Ecophysiology of desiccation/rehydration cycles in mosses and lichens

Although both lichens and bryophytes are all poikilohydric the groups seem to behave very differently. Bryophytes also show a clear preference for wetter areas and this seems to be a result of the different structures of the organisms. A lichen is algae (or cyanobacteria) suspended in a mycobiont with excess water often having a negative effect on photosynthesis. Bryophytes, in contrast, are true multicellular plants and can construct photosynthetic tissues that can effectively separate their photosynthetic and water storage functions. Under dry atmospheric conditions lichens and bryophytes will desiccate to low water contents and they become dormant. Ability to tolerate desiccation varies considerably both between and within the groups. Somewhat surprisingly, lichens appear to show less ability to tolerate long periods of desiccation than bryophytes, and even some vascular plants. Actual mechanisms of desiccation have been best studied in bryophytes and appear to be constitutive, no protein synthesis is required on rehydration to enable the commencement of metabolism and the necessary protection appears to be always present. Consistently high sucrose levels, for instance are reported from bryophytes. Cellular structure is often maintained when desiccated. Recovery from dryness also differs between the groups with bryophytes generally hydrating more slowly but there are large species differences. In general, rate of recovery may be related to the length of the hydrated activity period, species that hydrate and then dry rapidly, as on rock surfaces, recover rapidly. Species in habitats that remain wet for long periods once hydrated appear to recover more slowly from dryness. In addition to a photosynthetic response to light and temperature, the poikilohydric lichens and bryophytes also have a photosynthetic response to thallus water content. Starting with a dry thallus, addition of water will both increase the thallus water content and also allow photosynthesis and respiration to commence. Both processes increase almost linearly with further hydration at low water contents. Photosynthesis reaches a maximum at an optimal thallus water content (WCopt) that is strongly species dependant. In both groups this photosynthetic optimum represents full cellular turgor. At water contents above this optimum surface or external water can interfere with carbon dioxide uptake and can severely limit photosynthetic rates, especially in lichens. When thallus water contents are normalised to WCopt = 1, then the net photosynthesis (NP) response curves at water contents below WCopt are very similar for liverworts, mosses and higher plants, suggesting a common mechanism in controlling NP. It is suggested that this might be an inhibitor acting on Rubisco activity. In contrast to vascular plants both groups can carry out photosynthesis at lower, suboptimal thallus water contents and very low water potentials but the contribution that this makes to total carbon budget appears to be a major difference between the groups. Bryophytes seem to pass rapidly through this water content range when both drying and hydrating for tens of minutes are often enough. In contrast, it is now apparent that lichens are often active at low thallus water contents. They can not only hydrate from humid air alone, or from dew and fog, but can use these water sources very effectively, often achieving a major part of their annual carbon gain. Information on when the lichens and bryophytes are actually active is only recently starting to appear but, again, the groups seem to differ. Bryophytes strongly prefer wetter habitats and can be active and fully hydrated for long periods and seem to have excellent capacity to tolerate high light and UV radiation when wet. In contrast many lichens, in particular those with green algal symbionts, rarely seem to be hydrated for long periods, especially in high light conditions, and rapidly dry out. Lichens seem to be active mainly under suboptimal conditions one of which is suboptimal water content.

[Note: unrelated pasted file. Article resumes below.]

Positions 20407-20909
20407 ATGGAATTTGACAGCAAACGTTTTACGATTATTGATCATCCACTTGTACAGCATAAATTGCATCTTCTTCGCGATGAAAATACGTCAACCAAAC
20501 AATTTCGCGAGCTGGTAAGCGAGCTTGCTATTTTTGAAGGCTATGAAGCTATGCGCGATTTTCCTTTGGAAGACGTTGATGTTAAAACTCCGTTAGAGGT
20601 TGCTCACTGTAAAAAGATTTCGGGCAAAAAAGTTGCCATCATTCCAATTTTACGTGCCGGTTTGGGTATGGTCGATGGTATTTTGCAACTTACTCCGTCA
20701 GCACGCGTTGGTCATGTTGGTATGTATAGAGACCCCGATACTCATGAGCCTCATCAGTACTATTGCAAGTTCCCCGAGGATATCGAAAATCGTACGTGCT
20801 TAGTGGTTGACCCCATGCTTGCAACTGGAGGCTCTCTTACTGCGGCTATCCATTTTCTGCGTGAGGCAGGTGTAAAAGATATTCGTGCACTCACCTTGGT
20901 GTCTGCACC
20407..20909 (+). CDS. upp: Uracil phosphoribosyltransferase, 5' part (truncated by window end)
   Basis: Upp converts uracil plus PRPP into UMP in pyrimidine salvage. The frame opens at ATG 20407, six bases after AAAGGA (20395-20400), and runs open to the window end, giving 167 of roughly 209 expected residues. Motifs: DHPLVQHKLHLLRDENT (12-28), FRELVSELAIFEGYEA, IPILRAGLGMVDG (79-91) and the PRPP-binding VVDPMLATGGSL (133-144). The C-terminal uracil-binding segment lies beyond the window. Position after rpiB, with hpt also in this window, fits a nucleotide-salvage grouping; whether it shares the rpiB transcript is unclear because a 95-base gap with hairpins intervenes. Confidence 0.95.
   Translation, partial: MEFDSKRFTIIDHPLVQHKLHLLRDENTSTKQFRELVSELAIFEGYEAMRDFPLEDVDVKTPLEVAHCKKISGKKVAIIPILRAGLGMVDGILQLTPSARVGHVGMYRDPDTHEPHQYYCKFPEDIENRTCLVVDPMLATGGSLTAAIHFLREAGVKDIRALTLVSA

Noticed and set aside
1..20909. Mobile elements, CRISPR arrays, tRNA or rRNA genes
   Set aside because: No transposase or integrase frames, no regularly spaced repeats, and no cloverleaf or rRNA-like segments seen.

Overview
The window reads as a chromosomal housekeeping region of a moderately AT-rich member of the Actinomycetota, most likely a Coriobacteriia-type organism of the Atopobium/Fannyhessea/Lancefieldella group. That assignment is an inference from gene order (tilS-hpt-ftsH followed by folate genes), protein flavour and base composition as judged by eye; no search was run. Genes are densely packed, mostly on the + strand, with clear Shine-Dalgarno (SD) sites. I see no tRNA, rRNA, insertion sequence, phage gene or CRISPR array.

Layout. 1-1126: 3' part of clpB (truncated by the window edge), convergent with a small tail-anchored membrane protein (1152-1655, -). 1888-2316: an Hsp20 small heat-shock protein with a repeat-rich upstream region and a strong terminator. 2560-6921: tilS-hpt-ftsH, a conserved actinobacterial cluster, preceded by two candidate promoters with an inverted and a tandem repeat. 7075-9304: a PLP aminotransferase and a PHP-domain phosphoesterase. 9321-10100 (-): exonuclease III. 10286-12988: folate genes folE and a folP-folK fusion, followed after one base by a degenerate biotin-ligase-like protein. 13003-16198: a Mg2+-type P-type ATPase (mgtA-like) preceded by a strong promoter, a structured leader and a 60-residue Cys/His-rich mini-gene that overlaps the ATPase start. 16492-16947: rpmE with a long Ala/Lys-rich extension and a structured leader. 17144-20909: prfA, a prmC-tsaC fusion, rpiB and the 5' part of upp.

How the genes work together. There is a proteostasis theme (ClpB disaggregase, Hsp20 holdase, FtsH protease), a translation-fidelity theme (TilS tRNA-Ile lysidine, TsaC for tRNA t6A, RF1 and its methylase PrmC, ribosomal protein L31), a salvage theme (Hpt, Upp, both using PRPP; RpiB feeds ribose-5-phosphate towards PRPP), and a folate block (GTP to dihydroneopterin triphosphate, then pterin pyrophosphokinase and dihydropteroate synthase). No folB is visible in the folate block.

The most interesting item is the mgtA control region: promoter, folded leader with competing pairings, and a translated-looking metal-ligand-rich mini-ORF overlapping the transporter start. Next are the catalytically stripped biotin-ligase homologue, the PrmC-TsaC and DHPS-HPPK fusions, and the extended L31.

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Green, T.G.A., Sancho, L.G. & Pintado, A. (2011). Ecophysiology of desiccation/rehydration cycles in mosses and lichens. In U. Luttge et al. (eds), Plant Desiccation Tolerance, Ecological Studies 215, Part 2 (pp. 89-120). Springer-Verlag Berlin Heidelberg.